B&B and Beyond: 15 Glasgow, Scotland

You don't need to travel far for luxury, culture and comfort, says Holly Williams – Glasgow has it covered

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The Independent Travel

Forget the tired old stereotypes about Glasgow being as rough as a rusty can of Irn Bru – 15 Glasgow is a class act, in a city with plenty to show for itself. On a grand, but blissfully quiet Victorian terrace, this listed townhouse is handily situated between the city centre and the hipper West End. You get easy access to the sights and sounds of the city, without them coming through your window at night. The decor is stylishly soothing too – when you have original features such as mosaic floors, stained glass windows and ornate columns, you don't need to add much flash. With tasteful paint jobs and soft furnishings, plus touches of modern luxury, it's no wonder this B&B won the Northern Design Award for best interiors last month.

The bed

Between May and October, there are five rooms available; in the winter months, four. The owners move into one of the ground floor rooms for extra space when it's too cold to use the garden. We stayed in The Burrell, decorated in subtle shades of mushroom and oatmeal, with pale-painted rococo-style wooden furniture, and floor-to-ceiling pink tweedy curtains. An iPod dock/digital radio was playing classical music on arrival. There's also free Wi-Fi, a large TV and DVD player and a cupboard of films on the landing. A mini kettle and selection of teas was perked up with a sweetly Scottish touch: two Tunnock's tea cakes.

There's a monsoon shower in the en suite bathroom, with underfloor heating. Linen and towels are white and soft. Larger rooms have grander features and flourishes – from enormous windows at the front and original fireplaces, to huge velvet sofas and mirrors framed with elaborate black curlicues.

The Breakfast

Choose from cereals or toast, followed by a Full Scottish, scrambled eggs with smoked salmon, or yoghurt, fruit and pastries, plus pots of tea or cafetières of coffee.

It's served in your room, which delighted me: any excuse for breakfast in bed. But, with the arrival of my partner's Full Scottish – eggs, bacon, sausage, mushroom and Stornoway black pudding, which got a glowing review – it became a frankly dangerous prospect for those nice white sheets. We decamped to a small table; the V&A china was pretty, the food hearty.

The hosts

15 Glasgow is run by Laura and Shane McKenzie. Laura wanted to open a B&B abroad, but her kids weren't keen on moving, and anyway – she explained – "Glasgow is so lacking in this kind of establishment."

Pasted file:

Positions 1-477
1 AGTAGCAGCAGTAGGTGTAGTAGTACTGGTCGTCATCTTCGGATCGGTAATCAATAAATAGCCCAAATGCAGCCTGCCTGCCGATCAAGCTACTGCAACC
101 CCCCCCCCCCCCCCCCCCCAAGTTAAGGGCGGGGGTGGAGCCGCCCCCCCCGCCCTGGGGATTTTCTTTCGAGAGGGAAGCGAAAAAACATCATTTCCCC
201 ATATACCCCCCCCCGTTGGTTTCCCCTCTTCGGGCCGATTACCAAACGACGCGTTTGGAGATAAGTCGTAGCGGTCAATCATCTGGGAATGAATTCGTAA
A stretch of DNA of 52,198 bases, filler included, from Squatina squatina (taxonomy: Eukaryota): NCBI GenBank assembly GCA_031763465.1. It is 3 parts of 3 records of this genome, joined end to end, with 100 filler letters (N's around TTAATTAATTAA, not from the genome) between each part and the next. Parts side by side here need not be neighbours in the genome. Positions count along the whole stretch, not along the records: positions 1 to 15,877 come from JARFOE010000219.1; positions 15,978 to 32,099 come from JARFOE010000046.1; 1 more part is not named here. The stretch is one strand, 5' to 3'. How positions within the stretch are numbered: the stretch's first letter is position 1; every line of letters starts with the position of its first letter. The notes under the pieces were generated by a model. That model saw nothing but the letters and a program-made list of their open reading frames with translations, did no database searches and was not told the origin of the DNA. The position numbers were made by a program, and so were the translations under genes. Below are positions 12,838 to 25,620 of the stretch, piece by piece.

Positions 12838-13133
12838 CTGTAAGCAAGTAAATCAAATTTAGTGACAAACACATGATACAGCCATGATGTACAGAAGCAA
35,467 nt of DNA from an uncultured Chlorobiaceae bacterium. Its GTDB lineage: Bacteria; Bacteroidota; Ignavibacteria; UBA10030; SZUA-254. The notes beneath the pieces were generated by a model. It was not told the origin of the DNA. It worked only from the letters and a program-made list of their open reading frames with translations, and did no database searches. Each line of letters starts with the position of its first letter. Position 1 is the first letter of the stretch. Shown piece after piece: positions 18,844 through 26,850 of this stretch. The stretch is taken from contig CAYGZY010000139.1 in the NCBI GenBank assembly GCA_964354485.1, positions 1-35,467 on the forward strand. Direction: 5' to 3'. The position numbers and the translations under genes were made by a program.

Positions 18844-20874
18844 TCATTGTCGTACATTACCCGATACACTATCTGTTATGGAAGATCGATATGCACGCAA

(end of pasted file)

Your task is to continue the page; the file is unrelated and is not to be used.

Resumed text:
Having worked in hospitality for over 20 years, she knew it had to be "grand, something special". They bought the townhouse in 2009, and after a thorough re-decoration, opened in June 2010. Friendly and extremely efficient, Laura is a lovely host. A native Glaswegian, she has plenty of suggestions of where to go and talked me through a handy map.

The weekend

15 Glasgow is practically in Kelvingrove Park; walk off that breakfast with a stroll up and down its gentle hills, then pop into the free Kelvingrove Art Gallery and Museum (0141 276 9599; www.glasgowlife.org.uk). Steep yourself in the designs of Charles Rennie Mackintosh, father of "Glasgow style"; we were enchanted by a tour of Glasgow Art School, a fascinating building exemplifying his Art Nouveau style, with a knowledgeable student as our guide (hour-long tours cost £8.75; 0141 566 1472; www.gsa.ac.uk). Visit his Lighthouse building too – walk up the spiral staircase rather than getting the lift to the viewing platform; the effort is rewarded with a cracking panoramic view over the city (free; 0141 276 5360; thelighthouse.co.uk).

The pit stop

Laura recommended a "Glasgow institution" – Café Gandolfi (0141 552 6813; cafegandolfi.com). The upstairs wine bar was buzzing on a Friday night; downstairs, the restaurant is a cosy affair, all gnarled and knobbly wooden furniture. The menu has plenty of Scottish produce and traditional touches, which the staff happily chat about. Starters around £7; mains £13.

For a spot of light (and vegetarian) lunch in subtly arty surroundings, try Stereo (0141 222 2254; stereocafebar.com) on Renfield Lane, which turns into a bar at night. Also good for drinking holes is the West End; we enjoyed another institution, The Ubiquitous Chip (0141 334 5007; ubiquitouschip.co.uk), on pretty, cobbled Ashton Lane. The night concluded with dancing at The Butterfly and the Pig (0141 221-7711; thebutterflyandthepig.com) on Bath Street, one of many cute basement bars in the city.

The essentials

15 Glasgow, 15 Woodside Place, Glasgow G3 7QL (0141 332 1263; 15glasgow.com). B&B doubles £99.